Keeping the Vision Alive

by Jul 7, 2020

Remembering that you are Christ’s ambassador isn’t hard when you have left your own country and live as a stranger in another. Keeping an eternal perspective on life is easier when you step out your kitchen door, look across the field, and watch your neighbor sacrifice a chicken to appease the ancestors. And it is easier to be conscious of people dying without Christ when you hear the wails that mourn the dead.

But it is harder to remember these things when we are surrounded by our own Christian community and the bustling demands of American life. Daily responsibilities cry the loudest and command our attention. It takes intentionality to keep our hearts engaged with Christ’s directive to carry the gospel to the world.

John and I returned from living in a Ghanaian village in late 2009. In the months that followed, we soaked up family time, church life, and the thrill of becoming new parents. But it didn’t take long until we realized that our vision to support missionary efforts would dim if we didn’t purposely keep it alive. We wanted to stay engaged with what God was doing in the world. Below are some ways that we have found helpful in maintaining that goal.

  1.   Read books, listen to messages, attend events.

Be inspired by knowing what God can do, wants to do, and is doing in the world. With the onslaught of information we receive from so many sources, make sure missionary stories and communications are part of your diet.

  1.   Befriend people from other cultures.

One busy summer, we hosted a Japanese exchange student, learned how to make falafel in the kitchen of a Syrian friend, and had a picnic at a park with four ESL students: a Venezuelan Catholic, Bahraini Muslim, Indonesian Christian, and a Cambodian Buddhist. Friendships with other nationalities remind us that the world is much bigger than ourselves and our Lancaster County heritage. Plus, we get to hear their stories, taste their foods, and respond to their comments like, “Before we met you, we didn’t know Americans were serious enough about Christianity to let it affect the way they live.”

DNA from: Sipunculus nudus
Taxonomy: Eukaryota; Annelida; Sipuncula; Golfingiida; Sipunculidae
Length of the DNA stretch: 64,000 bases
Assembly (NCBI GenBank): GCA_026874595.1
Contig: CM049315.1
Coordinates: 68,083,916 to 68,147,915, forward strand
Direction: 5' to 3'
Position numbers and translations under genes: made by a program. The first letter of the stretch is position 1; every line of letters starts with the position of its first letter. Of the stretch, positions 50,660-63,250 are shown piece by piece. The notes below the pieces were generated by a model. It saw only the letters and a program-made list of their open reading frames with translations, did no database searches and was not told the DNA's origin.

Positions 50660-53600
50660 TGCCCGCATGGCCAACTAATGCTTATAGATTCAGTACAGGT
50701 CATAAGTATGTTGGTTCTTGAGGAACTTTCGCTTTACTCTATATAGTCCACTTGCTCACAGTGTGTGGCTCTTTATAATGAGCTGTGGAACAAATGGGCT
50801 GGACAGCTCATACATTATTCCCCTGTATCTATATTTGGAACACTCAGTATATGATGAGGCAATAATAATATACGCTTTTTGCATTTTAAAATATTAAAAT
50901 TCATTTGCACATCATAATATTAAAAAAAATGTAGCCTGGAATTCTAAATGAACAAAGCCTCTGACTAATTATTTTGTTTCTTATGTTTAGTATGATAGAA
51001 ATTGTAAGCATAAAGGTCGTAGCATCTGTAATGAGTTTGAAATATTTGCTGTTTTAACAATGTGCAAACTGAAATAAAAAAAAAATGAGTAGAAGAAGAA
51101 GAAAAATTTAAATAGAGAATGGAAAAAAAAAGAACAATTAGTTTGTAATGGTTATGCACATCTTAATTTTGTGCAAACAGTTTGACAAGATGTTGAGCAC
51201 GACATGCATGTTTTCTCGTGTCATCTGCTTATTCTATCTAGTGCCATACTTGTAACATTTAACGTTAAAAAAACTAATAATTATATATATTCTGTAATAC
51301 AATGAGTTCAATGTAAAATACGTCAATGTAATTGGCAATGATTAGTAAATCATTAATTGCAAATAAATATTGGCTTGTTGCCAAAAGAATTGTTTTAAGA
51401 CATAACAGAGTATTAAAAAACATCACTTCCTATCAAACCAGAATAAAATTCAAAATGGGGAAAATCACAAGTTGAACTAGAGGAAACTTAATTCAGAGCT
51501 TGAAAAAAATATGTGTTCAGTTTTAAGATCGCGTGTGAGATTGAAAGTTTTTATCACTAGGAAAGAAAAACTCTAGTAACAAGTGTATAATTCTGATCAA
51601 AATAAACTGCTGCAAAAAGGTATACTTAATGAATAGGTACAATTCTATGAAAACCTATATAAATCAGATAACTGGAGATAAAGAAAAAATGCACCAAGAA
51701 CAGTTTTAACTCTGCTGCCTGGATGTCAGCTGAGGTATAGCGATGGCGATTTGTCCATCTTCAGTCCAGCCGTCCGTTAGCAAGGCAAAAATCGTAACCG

1.   Give.

Invest in heaven by giving to the poor. Give to organizations that distribute Bibles, feed orphans, or support the persecuted Church. Gifts given to the poor and in the name of Jesus will be seen again, multiplied by heaven’s economy.

Adopt a missionary, even if informally. Remember their birthdays and anniversaries. Stay in touch with them to be aware of their challenges and triumphs. Support them financially. Pray.

  1.   Cap your bank account.

Determine how much it takes for you to live and if you don’t have large expenditures in your foreseeable future, choose to give excess income away instead of accumulating it. Set a specific amount and don’t go above it without good reason.

  1.   Live with less.

Be willing to live with mismatched furniture, drive a modestly-priced vehicle, and make financial choices based on the kingdom lifestyle you have chosen to live. Sometimes, inconveniences are reminders that this world is temporary.

  1.   Volunteer.

Stay involved in the lives of others. Volunteering our time, one of life’s most valuable commodities, puts service ahead of our own interests. It doesn’t have to be as regulated as weekly English tutoring, though we found that to be healthy as well. Making someone a meal or helping at a workday can take our attention away from ourselves, a necessary shift if we want to live for Christ and the church. 

  1.   Write down goals and revisit them.

What has worked for us may not be the answer for you. You might have found ways to live intentionally that look different from ours. How do you keep your heart engaged in the Kingdom of Heaven?

About the author:

Sara Nolt is the wife of John and the mother of three extraordinary children. Since their return from Ghana, they live in a little yellow house in Stevens, PA, one situated close enough to the road that passersby can wave to them at the kitchen table. Homeschooling, freelance writing, and a never-ending laundry pile fill Sara’s days while God and His eternal purposes fill her heart.